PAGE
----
NI parties face £2,500 fine for election posters along Giro route
Voluntary ban backed by threat of legal action
A model of a pink fisherman and bicycle sit on a rock in the Irish Sea off the village of Waterfoot, Co Antrim ahead of the Giro d’Italia next week. Photograph: Cathal McNaughton/Reuters
Northern political parties fighting the local government and EU elections later this month will be fined £2,500 (€3,035) if their posters are hoisted on lamp posts along the route of the Giro d’Italia next month.
The cycling race, second only to the Tour de France in terms of prestige, begins in Belfast on May 9th and will visit the north coast, Armagh and Dublin before leaving Ireland for Italy where the bulk of the race is contested.
Stormont environment minister Mark H Durkan has already announced a ban on postering along the route of the race. Restrictions are already in place and will be lifted when the race leaves for Italy.
The initiative was agreed with the other political parties who are anxious that an anticipated world TV audience of some 775 million will see Northern Ireland at its best.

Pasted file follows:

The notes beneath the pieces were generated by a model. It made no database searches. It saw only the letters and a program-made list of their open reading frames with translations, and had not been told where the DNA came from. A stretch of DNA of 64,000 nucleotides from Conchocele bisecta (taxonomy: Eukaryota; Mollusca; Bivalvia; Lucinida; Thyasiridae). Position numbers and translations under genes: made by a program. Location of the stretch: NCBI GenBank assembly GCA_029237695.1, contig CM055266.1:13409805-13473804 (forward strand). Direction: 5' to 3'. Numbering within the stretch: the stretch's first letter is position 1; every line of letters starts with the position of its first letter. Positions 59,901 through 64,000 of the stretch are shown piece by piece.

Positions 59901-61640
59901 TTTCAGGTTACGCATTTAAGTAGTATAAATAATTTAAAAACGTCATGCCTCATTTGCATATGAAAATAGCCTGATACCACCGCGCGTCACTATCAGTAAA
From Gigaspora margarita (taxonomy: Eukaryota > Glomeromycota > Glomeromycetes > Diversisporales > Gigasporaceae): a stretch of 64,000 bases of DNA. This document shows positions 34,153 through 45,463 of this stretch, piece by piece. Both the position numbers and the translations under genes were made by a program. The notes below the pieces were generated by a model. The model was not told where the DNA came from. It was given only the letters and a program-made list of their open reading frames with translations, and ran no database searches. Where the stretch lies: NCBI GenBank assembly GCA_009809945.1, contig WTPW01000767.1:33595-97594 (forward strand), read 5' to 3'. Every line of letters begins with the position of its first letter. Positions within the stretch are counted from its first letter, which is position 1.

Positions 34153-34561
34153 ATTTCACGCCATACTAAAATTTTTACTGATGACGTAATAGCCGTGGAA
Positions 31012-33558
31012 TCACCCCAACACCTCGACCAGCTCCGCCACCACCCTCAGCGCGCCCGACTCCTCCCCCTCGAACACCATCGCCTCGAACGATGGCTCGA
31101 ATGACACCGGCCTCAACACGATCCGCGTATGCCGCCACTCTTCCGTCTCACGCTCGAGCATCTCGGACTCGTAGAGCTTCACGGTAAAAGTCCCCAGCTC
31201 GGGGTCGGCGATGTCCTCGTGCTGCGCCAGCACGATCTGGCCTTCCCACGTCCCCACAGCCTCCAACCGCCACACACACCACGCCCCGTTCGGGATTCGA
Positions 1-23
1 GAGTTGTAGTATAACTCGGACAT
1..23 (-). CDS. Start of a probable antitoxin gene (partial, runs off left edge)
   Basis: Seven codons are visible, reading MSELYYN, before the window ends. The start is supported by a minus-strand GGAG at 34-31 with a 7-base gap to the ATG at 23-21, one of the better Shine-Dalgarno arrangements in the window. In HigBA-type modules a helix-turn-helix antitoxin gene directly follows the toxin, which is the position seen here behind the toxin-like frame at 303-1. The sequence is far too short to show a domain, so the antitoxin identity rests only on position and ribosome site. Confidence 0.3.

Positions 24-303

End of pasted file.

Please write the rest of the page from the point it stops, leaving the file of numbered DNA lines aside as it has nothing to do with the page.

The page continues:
Parties who hang posters along the route will be ordered to remove them or face the threat of legal action and a fine.
Hundreds of thousands of pounds have already been earmarked by Stormont to clean up towns, villages and buildings along the route.
The race begins at the Titanic centre in Belfast’s docklands and heads for Stormont before returning to City Hall via south Belfast and the Queen’s University area.
The next day, May 10th, the 198 riders leave Belfast for the Giant’s Causeway on the north coast and returning to the city via the scenic Antrim coast road.
The race then transfers to Armagh city where the third stage begins, taking in a tour of Co Armagh before heading to Dublin for the stage finish at Upper Merrion Street.